Someone pointed out privately the timing between my post on Friday dissecting the Kickstarter apology, and this apology. I chuckled, and said that I only wish I had that level of influence. But this does put me in a position where I have to parse the apology in light of what I wrote on Friday, and despite the fact that I do find this apology somewhat wanting, I also know how difficult it must have been to do, and that wins from me a lot of (provisional) goodwill.

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Two takes on CFI’s non-statement you should read

Kaoru Nigisa at Reasonable Conversation discusses the non-statement made by CFI, including this about the mythologizing that the antifeminist quarters have included in their “Skeptic Women” petition in support of Ron Lindsay’s strawmanning and lack of comprehension about the conference and conversations he was hosting:

We are aware of a campaign, headed by Amanda Marcotte and others, to remove Ronald A. Lindsay from his position as CEO of the Center for Inquiry. We do not support this effort.

Where? Where has anybody, Amanda Marcotte or otherwise, lead a “campaign” for Ron Lindsay to be fired? Everybody I have read has asked for an apology, either from him or on his behalf. And who is calling to interfere with the careers of people? This is completely made up nonsense, a collection of hyperbolic ghost stories told by anti-feminists to justify their harassment tactics. The point of this letter is just to tell the world that the undersigned don’t have any problems with people treating others horribly. They’re fine, so why should they give a shit about anybody else?

Basically, this is weapons grade projection.

And at CFI On Campus, Seth Kurtenbach channels his inner fifth grader to explain why the statement by CFI is less than adequate:

In the second paragraph, we learn that the CFI Board has a wish. A wish is a want, or a desire. Some people believe wishes come true under certain circumstances. For instance, some people believe a genie can make a wish come true. Other people believe wishing upon a star makes your wishes come true. I don’t believe in those things, but maybe the Board does.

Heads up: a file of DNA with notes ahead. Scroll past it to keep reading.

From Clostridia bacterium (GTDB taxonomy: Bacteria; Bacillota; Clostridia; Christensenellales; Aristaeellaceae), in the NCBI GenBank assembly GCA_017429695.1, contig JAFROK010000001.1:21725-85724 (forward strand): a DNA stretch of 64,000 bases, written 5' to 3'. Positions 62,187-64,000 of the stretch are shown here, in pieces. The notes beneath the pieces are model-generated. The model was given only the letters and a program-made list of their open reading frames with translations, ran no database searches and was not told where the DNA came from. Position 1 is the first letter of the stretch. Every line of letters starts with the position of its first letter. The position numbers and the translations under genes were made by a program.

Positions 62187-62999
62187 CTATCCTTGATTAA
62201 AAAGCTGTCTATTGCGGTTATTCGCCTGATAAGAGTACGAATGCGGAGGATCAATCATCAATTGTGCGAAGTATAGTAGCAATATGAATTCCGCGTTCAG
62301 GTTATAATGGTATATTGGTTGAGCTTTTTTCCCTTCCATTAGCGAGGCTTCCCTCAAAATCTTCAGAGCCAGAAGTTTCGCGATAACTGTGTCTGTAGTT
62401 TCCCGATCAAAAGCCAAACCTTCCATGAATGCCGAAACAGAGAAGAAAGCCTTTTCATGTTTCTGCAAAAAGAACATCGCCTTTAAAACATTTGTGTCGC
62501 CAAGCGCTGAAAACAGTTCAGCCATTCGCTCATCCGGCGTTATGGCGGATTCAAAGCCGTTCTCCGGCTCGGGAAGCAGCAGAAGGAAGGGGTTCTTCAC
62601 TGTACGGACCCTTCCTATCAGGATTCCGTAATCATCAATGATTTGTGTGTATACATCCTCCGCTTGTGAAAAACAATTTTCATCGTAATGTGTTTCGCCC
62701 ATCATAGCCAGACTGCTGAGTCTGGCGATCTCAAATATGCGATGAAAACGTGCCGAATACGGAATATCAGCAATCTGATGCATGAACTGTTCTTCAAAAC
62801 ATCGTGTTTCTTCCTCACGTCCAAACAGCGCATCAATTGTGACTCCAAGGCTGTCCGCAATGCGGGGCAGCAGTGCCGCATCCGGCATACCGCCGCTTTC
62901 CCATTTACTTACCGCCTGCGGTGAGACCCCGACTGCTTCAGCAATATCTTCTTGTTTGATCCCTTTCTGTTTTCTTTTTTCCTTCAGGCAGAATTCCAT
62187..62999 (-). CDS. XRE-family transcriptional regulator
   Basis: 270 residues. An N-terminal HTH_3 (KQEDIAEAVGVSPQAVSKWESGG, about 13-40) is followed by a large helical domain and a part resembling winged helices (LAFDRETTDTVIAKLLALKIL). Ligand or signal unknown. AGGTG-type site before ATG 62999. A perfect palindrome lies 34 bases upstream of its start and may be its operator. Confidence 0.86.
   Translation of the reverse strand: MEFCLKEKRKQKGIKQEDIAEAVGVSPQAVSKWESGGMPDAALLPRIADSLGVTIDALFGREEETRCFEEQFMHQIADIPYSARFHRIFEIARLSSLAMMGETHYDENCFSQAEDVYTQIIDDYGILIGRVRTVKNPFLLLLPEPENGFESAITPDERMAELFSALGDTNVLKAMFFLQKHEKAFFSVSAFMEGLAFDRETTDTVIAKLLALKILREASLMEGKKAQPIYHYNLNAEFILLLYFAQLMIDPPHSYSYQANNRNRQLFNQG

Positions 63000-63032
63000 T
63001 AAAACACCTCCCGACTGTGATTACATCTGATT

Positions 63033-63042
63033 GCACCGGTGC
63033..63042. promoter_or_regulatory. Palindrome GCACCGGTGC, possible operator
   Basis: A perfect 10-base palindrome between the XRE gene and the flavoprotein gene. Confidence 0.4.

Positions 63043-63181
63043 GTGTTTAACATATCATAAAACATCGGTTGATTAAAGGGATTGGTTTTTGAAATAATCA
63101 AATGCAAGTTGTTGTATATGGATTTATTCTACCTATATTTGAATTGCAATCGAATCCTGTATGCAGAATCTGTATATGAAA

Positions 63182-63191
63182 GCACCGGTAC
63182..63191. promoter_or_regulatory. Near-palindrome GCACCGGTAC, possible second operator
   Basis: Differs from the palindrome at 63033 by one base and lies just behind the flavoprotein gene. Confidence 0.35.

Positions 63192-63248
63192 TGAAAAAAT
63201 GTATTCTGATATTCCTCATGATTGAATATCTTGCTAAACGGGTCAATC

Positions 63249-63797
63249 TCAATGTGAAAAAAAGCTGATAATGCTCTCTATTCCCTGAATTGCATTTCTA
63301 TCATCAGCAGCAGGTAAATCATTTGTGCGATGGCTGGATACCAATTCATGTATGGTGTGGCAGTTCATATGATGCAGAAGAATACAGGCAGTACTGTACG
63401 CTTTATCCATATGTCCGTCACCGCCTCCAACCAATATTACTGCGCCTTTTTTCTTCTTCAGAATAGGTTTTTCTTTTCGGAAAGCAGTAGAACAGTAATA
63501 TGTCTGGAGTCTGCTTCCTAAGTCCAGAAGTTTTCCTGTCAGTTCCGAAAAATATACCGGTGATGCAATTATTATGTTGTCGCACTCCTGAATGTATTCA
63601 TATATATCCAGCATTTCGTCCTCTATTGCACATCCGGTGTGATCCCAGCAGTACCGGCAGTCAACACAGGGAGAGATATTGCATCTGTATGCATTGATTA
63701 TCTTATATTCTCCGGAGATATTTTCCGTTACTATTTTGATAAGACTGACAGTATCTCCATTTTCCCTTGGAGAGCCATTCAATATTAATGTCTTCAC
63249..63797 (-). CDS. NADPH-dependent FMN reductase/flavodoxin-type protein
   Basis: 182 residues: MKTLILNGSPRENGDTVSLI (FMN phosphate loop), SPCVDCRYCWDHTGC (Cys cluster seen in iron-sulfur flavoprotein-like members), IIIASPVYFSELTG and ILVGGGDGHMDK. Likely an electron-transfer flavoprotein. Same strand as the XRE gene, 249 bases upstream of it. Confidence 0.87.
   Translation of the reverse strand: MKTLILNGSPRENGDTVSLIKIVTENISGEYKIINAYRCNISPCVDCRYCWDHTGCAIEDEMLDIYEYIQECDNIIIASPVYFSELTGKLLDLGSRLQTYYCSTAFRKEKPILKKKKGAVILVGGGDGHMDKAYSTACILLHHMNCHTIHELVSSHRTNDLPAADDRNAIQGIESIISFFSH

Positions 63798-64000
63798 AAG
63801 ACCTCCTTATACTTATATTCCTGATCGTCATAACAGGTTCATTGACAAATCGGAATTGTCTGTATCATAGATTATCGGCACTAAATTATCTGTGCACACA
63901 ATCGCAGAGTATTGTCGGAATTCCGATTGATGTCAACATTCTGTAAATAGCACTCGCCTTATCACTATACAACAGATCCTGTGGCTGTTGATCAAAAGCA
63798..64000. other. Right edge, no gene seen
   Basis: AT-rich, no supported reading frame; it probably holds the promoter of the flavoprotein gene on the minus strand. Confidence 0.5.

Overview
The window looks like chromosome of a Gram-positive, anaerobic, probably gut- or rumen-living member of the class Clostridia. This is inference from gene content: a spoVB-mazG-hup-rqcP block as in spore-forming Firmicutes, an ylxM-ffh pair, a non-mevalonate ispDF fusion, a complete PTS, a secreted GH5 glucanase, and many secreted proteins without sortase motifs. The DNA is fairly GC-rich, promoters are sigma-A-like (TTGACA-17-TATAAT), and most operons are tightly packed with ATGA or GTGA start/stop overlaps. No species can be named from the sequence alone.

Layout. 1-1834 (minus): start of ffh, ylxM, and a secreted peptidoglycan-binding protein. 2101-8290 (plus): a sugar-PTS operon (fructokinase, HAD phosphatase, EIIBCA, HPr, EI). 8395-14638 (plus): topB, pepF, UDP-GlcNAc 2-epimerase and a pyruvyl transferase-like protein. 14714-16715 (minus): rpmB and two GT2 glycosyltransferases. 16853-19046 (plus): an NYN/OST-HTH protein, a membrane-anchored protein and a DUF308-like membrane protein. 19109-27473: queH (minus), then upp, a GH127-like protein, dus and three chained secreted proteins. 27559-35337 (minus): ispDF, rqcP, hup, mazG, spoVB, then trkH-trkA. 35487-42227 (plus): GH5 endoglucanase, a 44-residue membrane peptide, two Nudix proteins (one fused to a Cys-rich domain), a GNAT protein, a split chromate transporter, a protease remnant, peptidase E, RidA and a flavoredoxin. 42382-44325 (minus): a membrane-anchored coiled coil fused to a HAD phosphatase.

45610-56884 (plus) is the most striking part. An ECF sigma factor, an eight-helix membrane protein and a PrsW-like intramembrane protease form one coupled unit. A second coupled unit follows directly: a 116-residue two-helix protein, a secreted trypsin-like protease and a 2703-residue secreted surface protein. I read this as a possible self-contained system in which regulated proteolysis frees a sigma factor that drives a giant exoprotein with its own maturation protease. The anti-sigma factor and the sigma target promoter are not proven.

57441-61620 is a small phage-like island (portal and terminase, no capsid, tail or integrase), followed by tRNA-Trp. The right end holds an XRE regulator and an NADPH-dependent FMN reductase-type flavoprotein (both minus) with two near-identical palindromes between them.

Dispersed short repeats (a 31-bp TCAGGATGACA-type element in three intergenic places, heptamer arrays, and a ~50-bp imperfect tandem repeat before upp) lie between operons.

The CFI Board’s wish is to express unhappiness. Unhappiness is a lot like sadness. This is a very sad wish. Why is the Board sad? Because of a controversy about their women’s conference. I wonder who did this to them? Whoever did controversy to them must be pretty mean, because it makes the Board wish to express unhappiness. The people who made this controversy must have a problem with women. I hope the Board’s wish comes true, so that they can express this unhappiness, and the people behind this controversy can feel ashamed! Maybe I will wish upon a star that their wish will come true.

People are rightfully upset that the CEO of CFI, Ron Lindsay, brought the feminism conversation’s equivalent of a creationist accusation that evolution is undercut by Piltdown Man to a convention where everyone damn well knew it was a fallacious argument on a number of grounds. They are upset that Lindsay had the temerity to bring up falsehoods and straw dummies in the opening speech for a convention he was holding, in order to chastise the participants over things that are patently wrong. They are upset that he left a fundraising dinner to call one of the speakers comparable to a totalitarian fascist country. They are upset that his lack of professionalism, not to mention his lack of knowledge on the topic, overshadowed the speakers that everyone was there to hear. They are upset that the CFI board’s statement threw the conference itself under the bus by saying that there was controversy surrounding the conference, rather than surrounding their CEO’s actions.

If it takes a fifth grader’s explanation to make that plainer than everyone has made it so far, I more than welcome this contribution to the dialogue.